Spotify, Joe Rogan and the Digital Services Act – the Sound of Issues to Come?

For Ruairí Harrison and Anne Koopmans, as the intrigue into the final contours of the Digital Services Act (DSA) is displaced by an anticipation as to the Act’s impact on both the user experience and platform transparency, the emphasis on social media platforms is hard to avoid. Yet as the dust similarly settles on the Joe Rogan-Neil Young controversy for Spotify, how will the DSA impact Europe’s leading streaming service? Further, is the DSA appropriately ‘future proof’ to address Spotify’s increasingly diversified business model or is there a necessity for focused regulatory action on digital streaming services?

The Digital Services Act (DSA) and Streaming Services

EU lawmakers recently agreed upon the DSA, the EU’s most ambitious digital rulebook to date – a rulebook expected to fundamentally reshape how Europe regulates its digital landscape. Aiming to create a safe, digital environment where the fundamental rights of users are respected, the DSA includes concrete measures that establish liability standards for online platforms based on their size, role and impact in the digital ecosystem.

At the outset, it must be explicitly stated that Spotify and similar streaming services will be regulated by the DSA. Irrespective of media coverage being largely focused on the major social media and eCommerce platforms, the Act is horizontal in that it applies across the board to all ‘Online Platforms’ (Article 2(h)). Moreover, given its 134 million monthly active users (MAUs) in Europe, it can be safely assumed that Spotify will be considered a ‘Very Large Online Platform’ (‘VLOP’) in the DSA (Article 25). The VLOP status of 45+ million MAUs in the EU will come with increased obligations including systemic risk exposure assessments, risk mitigation measures and heightened transparency reporting requirements.

We think that it is appropriate that Spotify is included in this scope given how commonplace it is for citizens to use podcasts to access information on matters of public interest. This should come with increased EU-level oversight as Spotify is simply dangerous in a different way to social media giants such as Facebook from a systemic risk perspective: the potential for harmful and illegal content to proliferate on podcast-streaming services is unique for a number of reasons.

As the Joe Rogan – Covid-19 disinformation debacle demonstrated, citation of sources and impartiality are hard to interweave into a winding conversation about global public health matters. On top of this, unlike the simplicity of moderating, for example, an identifiably antisemitic Instagram meme, a podcast may contain two hours of harmless content with a brief monologue of vicious antisemitism interweaved within it.  Yet as Neil Young and fellow artists’ withdrawal from Spotify demonstrates, these are no longer valid excuses for a platform of such considerable size and influence as Spotify to inadequately moderate its service.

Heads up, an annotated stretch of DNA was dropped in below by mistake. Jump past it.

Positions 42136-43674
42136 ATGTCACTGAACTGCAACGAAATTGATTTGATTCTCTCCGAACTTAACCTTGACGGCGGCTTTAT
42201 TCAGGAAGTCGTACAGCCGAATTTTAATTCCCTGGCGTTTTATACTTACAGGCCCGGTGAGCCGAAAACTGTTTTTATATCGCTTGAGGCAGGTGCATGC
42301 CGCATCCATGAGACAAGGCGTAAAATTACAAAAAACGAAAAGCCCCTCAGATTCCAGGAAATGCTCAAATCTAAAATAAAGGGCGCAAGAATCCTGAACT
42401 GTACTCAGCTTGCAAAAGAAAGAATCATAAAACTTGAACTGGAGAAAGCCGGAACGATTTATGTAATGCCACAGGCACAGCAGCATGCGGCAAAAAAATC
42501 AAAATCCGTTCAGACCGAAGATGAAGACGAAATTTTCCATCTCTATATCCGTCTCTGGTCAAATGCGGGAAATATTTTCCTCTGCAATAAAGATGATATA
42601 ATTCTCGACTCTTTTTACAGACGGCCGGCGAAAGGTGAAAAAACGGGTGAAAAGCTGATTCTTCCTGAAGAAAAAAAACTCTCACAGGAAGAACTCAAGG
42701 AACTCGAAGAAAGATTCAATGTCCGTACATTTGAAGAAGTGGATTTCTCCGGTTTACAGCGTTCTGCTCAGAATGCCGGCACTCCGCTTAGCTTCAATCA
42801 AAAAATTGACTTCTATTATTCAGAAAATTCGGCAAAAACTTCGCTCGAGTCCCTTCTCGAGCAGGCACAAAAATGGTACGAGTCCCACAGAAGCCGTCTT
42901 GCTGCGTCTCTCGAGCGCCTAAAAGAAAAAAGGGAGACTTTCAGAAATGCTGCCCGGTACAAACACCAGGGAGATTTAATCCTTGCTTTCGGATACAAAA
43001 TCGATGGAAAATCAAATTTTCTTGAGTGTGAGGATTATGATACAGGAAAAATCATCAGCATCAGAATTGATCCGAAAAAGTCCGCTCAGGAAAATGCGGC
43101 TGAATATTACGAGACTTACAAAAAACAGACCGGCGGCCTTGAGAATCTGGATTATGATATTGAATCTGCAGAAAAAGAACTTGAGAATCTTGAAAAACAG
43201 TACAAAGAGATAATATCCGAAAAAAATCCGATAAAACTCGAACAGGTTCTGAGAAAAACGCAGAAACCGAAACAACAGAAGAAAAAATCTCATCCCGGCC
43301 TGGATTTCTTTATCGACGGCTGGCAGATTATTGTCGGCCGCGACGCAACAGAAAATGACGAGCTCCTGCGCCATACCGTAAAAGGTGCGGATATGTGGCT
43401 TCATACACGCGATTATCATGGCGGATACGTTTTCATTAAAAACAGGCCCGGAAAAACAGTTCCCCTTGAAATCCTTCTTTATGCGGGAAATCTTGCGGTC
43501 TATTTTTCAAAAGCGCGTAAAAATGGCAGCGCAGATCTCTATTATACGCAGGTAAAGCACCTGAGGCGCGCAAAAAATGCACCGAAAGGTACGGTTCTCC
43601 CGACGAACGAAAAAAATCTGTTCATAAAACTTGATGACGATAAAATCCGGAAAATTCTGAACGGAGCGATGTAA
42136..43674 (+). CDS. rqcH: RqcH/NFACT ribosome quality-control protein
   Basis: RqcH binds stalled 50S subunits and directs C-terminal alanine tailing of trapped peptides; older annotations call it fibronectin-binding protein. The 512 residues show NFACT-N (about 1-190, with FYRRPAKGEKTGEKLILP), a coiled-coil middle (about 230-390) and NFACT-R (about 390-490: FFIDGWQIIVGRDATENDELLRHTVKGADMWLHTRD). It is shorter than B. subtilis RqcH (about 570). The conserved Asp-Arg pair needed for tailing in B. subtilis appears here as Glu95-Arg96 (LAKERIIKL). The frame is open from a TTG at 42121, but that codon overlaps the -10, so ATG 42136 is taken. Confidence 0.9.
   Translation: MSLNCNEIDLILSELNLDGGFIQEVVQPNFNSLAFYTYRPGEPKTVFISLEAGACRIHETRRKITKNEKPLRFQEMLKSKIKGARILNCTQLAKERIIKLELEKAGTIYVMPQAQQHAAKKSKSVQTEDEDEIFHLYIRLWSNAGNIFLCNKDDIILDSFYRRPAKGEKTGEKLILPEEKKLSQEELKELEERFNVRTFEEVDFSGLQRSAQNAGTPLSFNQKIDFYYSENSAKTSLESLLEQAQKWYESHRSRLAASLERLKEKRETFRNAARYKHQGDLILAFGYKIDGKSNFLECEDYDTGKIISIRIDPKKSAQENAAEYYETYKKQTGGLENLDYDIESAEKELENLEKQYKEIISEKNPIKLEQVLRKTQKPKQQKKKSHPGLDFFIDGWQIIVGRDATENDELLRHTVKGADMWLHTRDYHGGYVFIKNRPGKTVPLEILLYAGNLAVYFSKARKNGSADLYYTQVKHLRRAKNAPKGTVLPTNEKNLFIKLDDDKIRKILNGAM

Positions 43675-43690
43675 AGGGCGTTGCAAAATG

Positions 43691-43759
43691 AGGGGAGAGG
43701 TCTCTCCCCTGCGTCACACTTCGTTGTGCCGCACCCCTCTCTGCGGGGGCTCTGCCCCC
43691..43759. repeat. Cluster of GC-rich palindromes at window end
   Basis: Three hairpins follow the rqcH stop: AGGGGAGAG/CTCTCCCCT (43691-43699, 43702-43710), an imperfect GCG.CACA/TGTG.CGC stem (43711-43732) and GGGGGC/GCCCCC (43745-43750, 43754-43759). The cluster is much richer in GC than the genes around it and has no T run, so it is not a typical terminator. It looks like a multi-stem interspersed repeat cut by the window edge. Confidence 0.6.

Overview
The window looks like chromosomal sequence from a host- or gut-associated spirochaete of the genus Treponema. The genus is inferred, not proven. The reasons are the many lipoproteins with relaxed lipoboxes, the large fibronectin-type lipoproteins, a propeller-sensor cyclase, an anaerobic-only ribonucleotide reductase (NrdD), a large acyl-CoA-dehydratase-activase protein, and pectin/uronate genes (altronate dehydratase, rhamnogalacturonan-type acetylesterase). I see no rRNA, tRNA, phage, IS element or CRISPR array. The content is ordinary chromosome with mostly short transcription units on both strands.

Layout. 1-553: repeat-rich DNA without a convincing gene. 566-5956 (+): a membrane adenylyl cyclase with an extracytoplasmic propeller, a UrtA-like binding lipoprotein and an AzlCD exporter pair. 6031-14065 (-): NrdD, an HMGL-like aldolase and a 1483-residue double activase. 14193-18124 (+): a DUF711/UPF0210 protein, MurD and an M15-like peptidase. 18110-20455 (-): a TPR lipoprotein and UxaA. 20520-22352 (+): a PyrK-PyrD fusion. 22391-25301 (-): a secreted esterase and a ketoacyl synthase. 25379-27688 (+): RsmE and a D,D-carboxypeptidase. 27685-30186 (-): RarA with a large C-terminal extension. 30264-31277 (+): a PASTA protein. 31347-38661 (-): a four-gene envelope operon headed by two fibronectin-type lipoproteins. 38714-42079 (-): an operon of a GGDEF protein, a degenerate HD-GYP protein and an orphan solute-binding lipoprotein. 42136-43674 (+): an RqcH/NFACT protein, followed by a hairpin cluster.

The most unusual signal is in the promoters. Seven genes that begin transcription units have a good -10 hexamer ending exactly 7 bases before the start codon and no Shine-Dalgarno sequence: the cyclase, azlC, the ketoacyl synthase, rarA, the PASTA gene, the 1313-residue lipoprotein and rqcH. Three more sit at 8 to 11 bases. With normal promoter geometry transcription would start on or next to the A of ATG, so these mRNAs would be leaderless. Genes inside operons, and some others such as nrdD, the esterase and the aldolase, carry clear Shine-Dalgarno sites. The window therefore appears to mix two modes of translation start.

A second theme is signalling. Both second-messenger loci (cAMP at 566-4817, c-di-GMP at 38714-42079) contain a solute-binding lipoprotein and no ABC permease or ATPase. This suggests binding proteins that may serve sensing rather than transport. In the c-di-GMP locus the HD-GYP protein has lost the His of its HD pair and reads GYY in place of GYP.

This brings forth both qualitative and quantitative issues: firstly, how effectively can existing automation and human moderation tackle this content, and how varied and culturally adapted are those content moderators? Secondly, are sufficient resources being invested in content moderation at streaming services to survey the endless hours of audio content?

This is where the DSA comes in. Its emphasis on increased transparency obligations for VLOPs should help address these black box elements to the functioning of not only Spotify’s algorithmic processing but they will also allow for far greater transparency as to how the platform is meeting its risk exposure and risk mitigation measures. But how will this transparency function in practice in the DSA?

Spotify’s Voluntary Step towards Transparency – A Wholehearted Effort?

Prior to the DSA’s legislative intervention, Spotify claims to have made several attempts to make itself a more transparent streaming platform. For instance, Spotify launched the Loud & Clear web portal in 2021 presenting explicit data on how Spotify streams are determined and paid out. With this initiative, the platform acknowledged that artists and users on its platform deserve more clarity on how the music streaming economy is handling their data. The Loud & Clear campaign may have been a step in the right direction as it offers insight in the monetary aspect of the platform, but it remains suspiciously vague on determining exactly how much data is being collected from the users.

This is striking since an analysis of the Spotify’s terms and conditions reveals that the platform extracts ever-growing amounts of data: apart from data on pay-outs, photos, location, voice data, and personal information are being collected. Whereas the length of Spotify’s terms of service has grown to over 10,0000 words since 2013, the underlying code driving the algorithms remains undisclosed giving the platform no legal obligation to share it thus creating alarmingly little transparency for users.

Intervention by regulatory instruments such as the DSA may be a solid solution to initiate a more transparent cyberspace. The DSA highlights the need for platforms to be held accountable for their societal impact and outlines specific obligations for VLOPs including:

  • Assessing the systemic risks at the platform caused by, for instance, illegal content (Art.26),
  • Ensuring measures have been put in place to mitigate the above risks (Art. 27), and
  • Improving the user’s experience and understanding of recommender systems (Art. 29).

In this way, the DSA hopes to move towards demystifying the secrecy around the algorithmic operations of powerful platforms like Spotify. When users know how much data is collected from them, a lack of transparency from companies is unlikely to be accepted. This is one point that has brought co-legislators and stakeholders together, with calls from the European Parliament to require stronger mandatory risk assessments. It is evident that the strengthened obligations proposed by the DSA should shed light on Spotify’s policy transparency issues; the Joe Rogan scandal has simply accelerated conversations on why Spotify must be reined in a similar way to the Parliament’s familiar foes – tech giants such as Meta, Google, Amazon and Apple.

The DSA’s Impact on Spotify – A Future-Proof Regulation?

As is typical of the difficulties of regulating inherently innovative industries, the ‘future-proof’ nature of safety and transparency rules for digital platforms is something which is hoped for as opposed to being guaranteed. For one thing, we simply do not know how automation and artificial intelligence will impact, for instance, content moderation practices. Furthermore, a horizontal regulation the DSA it is not intended to deal with the specificities of different types of digital platforms. Thus, although Spotify will be considered a VLOP under the DSA, certain features of the platform that make it both popular and unique are not catered for within the rulebook. Let us look at three current and future sources of discussion for Spotify regarding future-proofing and the potential for further regulatory action after the DSA.